#BackToBasics: Officers reminded to remove body armour when safe to protect themselves from injury

OFFICERS must remember to take their body armour off when at their desk or taking a break, to protect themselves from back injury.

Bobbies are being reminded to take a break from their stab vests as part of the Police Federation of England and Wales’ “Back to Basics” campaign, which aims to protect officers from musculoskeletal pain.

Zoë Wakefield, Federation Chair, said: “When you are sat at your desk, typing away, take it off because it could have a long-term impact on your back. Obviously you can’t sit in a chair properly if you’ve got body armour on. But officers just sometimes forget, so the campaign just reminds officers to remove their body armour when they can, and give their back a break. They need to relieve themselves of that extra weight and use their meal breaks to take it off and have a stretch.”

PFEW National Board Lead for Operational Policing Steve Hartshorn said that officers around the country were suffering from back, shoulder and neck pain that could be caused by wearing body armour for too long.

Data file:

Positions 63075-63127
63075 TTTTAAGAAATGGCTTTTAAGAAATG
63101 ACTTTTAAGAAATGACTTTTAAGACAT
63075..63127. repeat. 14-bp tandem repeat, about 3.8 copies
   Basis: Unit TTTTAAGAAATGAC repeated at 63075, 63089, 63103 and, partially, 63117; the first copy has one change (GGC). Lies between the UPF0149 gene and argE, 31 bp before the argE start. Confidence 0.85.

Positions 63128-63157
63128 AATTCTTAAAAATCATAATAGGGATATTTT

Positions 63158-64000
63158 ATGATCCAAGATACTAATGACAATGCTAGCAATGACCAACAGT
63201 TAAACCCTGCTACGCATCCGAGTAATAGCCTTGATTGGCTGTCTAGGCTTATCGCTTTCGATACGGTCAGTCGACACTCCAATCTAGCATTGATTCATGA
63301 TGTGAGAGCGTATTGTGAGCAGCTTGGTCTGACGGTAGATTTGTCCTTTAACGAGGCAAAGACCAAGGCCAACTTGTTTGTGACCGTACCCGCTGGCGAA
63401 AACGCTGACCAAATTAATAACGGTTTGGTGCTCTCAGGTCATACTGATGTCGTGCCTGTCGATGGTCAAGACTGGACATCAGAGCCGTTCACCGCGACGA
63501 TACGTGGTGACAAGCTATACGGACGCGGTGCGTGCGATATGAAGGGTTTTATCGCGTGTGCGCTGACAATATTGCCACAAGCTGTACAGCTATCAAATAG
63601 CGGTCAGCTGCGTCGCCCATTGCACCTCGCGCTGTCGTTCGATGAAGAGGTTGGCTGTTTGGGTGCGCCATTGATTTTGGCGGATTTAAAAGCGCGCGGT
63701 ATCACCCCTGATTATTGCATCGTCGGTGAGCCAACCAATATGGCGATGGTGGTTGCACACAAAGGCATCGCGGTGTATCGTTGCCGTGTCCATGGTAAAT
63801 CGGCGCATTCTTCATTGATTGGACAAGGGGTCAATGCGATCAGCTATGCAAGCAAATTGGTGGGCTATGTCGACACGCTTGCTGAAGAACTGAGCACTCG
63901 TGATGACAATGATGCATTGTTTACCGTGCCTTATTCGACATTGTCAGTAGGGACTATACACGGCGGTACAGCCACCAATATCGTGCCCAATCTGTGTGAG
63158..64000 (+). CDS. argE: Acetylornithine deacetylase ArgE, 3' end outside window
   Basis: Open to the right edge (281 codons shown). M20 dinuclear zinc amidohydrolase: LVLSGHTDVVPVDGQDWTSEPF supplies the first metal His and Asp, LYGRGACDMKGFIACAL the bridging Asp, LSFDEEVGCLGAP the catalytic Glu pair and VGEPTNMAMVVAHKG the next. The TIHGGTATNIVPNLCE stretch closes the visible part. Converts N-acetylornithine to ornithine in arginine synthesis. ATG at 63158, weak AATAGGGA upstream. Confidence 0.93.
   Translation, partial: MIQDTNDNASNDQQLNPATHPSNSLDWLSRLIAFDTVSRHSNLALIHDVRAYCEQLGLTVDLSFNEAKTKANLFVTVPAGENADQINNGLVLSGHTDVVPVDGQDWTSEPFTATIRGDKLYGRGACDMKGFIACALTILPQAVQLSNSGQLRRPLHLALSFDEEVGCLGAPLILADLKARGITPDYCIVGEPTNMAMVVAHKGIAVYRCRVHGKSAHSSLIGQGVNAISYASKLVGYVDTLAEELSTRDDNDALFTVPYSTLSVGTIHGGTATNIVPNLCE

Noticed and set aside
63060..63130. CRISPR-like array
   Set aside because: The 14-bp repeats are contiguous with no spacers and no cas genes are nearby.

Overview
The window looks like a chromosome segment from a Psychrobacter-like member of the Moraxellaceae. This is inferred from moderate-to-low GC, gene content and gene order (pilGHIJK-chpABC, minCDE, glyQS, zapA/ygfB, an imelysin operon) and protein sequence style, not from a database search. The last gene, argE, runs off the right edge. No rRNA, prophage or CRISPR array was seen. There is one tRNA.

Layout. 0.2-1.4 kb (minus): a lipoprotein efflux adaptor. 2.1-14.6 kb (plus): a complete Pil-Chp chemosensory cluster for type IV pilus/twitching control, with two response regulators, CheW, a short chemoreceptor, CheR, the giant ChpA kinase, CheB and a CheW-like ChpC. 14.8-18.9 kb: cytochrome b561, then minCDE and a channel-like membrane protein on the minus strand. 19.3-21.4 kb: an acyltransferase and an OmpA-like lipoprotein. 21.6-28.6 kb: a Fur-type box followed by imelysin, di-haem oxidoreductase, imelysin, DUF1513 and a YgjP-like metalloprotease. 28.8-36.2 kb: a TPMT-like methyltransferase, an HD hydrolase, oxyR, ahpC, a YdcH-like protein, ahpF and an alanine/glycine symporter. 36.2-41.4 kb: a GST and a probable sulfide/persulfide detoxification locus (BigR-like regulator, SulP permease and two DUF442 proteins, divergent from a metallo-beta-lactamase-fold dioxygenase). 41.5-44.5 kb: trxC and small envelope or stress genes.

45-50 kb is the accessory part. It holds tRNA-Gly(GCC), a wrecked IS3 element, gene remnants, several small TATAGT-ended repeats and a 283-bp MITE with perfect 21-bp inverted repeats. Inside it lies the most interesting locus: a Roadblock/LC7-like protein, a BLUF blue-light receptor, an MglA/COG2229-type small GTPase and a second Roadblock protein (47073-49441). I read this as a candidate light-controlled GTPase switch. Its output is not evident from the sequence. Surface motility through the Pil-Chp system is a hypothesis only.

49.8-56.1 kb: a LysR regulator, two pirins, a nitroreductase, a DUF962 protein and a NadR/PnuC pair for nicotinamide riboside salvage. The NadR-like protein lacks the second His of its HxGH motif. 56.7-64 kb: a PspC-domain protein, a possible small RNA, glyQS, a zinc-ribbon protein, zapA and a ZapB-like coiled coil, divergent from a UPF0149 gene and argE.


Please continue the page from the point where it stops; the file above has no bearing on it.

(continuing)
As well as encouraging officers to take off body armour when they didn’t need it, the Federation said it planned to share videos and guides to help officers build their core strength.

Steve Hartshorn said: “We get it; we’ve all been there. You’ve dealt with a job and you’re back in the car or at the station and you don’t take off your body armour. Maybe it seems a waste of time, as you’ll only have to put it on again. Or maybe you just forget that you’re wearing it. But that extra weight you’re carrying for no reason could be wreaking havoc with your back.

“Make no mistake about it, body armour serves a very important function and should absolutely be worn when it’s needed. The problem is wearing it when it’s not needed. The human skeleton isn’t built to carry around this amount of weight long-term and it could contribute to significant health issues.”

Steve added that car seats and office seats were not designed to be sat in for prolonged periods by officers wearing body armour, and that it could all add up to unnecessary pains and strains.”

“The Federation’s Wellbeing Sub-Committee set up a body armour working group established that officers from across England and Wales are being referred to treatment centres with back, shoulder and neck pain, which could be caused by wearing body armour. The centres have created specialist classes to teach core and strengthening exercises to protect members’ backs – something the Federation is welcoming.”



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